College of Health awarded $15 million from AltaMed

Taylor Fukunaga
Staff Writer

The University of La Verne has just received its largest donation in University history. 

Last month, AltaMed Health Services Corporation gifted the University $15 million to construct the newest facility for the College of Health and Community Well-Being in Ontario.

The College will be named after AltaMed’s president and CEO Cástulo de la Rocha, who said that in an effort to resolve the large demand for nurses, physician assistants, and bilingual clinical social workers, creating a natural pipeline to train healthcare professionals is crucial. 

“The donation from AltaMed will be spread out over three years, and $5 million will be used each year,” Dean of the College of Health and Community Well-Being Kathy Duncan said. “The construction of the new state-of-the-art facility is a part of the University’s strategic plan and is considered to be transformational.”

AltaMed is the largest unaffiliated non-profit federally qualified center in California. It receives federal funds to operate in underserved communities to provide healthcare without concern for a patient’s ability to pay.

With over 4,200 employees, AltaMed’s mission is dedicated to addressing the needs of social determinants of health in Southern California’s underserved communities. 

Duncan said the implementation will help the new college increase students, programs, and services in underserved communities. 

“I first read about the donation on the University’s Instagram page, and it felt good knowing that the need for more healthcare professionals are important, especially during this time of shortage,” sophomore Biology major, Jaidynn Alvarez , said.

Alvarez said she is interested in going into a healthcare or medical-related field, so she is thankful to have a new dedicated space to work on her craft, should she choose to pursue a career in healthcare. 

“I believe that the College of Health has continued to make a positive change in our community in a culturally informed way, which is why I like the vision behind AltaMed’s work,” said Chase Love, doctoral student in psychology.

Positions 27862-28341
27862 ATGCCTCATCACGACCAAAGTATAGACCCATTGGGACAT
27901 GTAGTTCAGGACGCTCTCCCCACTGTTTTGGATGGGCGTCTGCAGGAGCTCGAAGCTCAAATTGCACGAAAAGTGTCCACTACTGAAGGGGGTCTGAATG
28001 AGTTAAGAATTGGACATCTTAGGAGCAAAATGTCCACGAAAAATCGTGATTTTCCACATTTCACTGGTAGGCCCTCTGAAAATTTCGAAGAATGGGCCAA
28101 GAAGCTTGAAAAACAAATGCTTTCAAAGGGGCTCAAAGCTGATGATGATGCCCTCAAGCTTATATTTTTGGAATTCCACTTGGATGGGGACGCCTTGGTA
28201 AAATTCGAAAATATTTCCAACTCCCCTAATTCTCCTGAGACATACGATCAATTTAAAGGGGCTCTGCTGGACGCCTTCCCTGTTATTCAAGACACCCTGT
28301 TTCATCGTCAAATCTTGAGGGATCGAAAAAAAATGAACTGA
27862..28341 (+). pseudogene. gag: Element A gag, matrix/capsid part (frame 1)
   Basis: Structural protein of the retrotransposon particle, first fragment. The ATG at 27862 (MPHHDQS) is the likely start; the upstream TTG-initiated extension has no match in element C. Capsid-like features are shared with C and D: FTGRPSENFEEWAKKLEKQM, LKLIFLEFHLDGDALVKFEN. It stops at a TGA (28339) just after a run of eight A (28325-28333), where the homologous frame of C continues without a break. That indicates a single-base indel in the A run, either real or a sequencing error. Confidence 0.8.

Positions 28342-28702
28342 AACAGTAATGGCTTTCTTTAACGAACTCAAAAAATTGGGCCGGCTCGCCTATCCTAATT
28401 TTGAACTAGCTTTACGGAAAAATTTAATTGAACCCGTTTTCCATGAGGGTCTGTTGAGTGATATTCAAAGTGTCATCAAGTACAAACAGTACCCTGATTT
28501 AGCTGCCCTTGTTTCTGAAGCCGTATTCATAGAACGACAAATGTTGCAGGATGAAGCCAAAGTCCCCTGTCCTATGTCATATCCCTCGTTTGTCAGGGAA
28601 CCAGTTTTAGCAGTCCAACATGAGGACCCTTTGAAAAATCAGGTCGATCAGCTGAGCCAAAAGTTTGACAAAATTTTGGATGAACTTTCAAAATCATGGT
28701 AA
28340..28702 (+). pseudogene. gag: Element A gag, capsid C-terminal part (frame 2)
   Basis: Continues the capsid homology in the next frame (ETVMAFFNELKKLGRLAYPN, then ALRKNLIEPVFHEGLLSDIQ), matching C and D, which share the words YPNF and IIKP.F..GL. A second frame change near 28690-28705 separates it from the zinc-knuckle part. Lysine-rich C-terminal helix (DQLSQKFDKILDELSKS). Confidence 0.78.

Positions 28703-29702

Love said that while he may not be here to see the new facility up and running, he is excited for all the good things that will come out of it for future students. 

Duncan quoted former University of La Verne President Devorah Lieberman using the phrase:  “The brain remained.” It references the idea of drawing students  to the University from surrounding areas, who seek to be educated to return to practice and serve their communities.

Having 74% of AltaMed employees live within a five-mile radius of the communities they serve, Duncan and de la Rocha said that the missions of the College of Health and AltaMed are similar.

De la Rocha is now the first Latino leader to have a health college named in his honor. 

“It has been a truly humbling experience…I am honored,” De la Rocha said. 

As a trailblazer and advocate for the Latino community, he has dedicated 46 years to AltaMed to eliminate the disparities his patients deal with. 

“I would do it all over again,” De la Rocha said. 

The construction of the new Cástulo de la Rocha College of Health and Community Well-Being is set to begin in early 2024 and be completed by August 2025 in Ontario next to the University’s College of Law and Public Service.

Taylor Fukunaga can be reached at

Taylor Fukunaga is a staff writer for the Campus Times. She is a sophomore communications major with a concentration in public relations.

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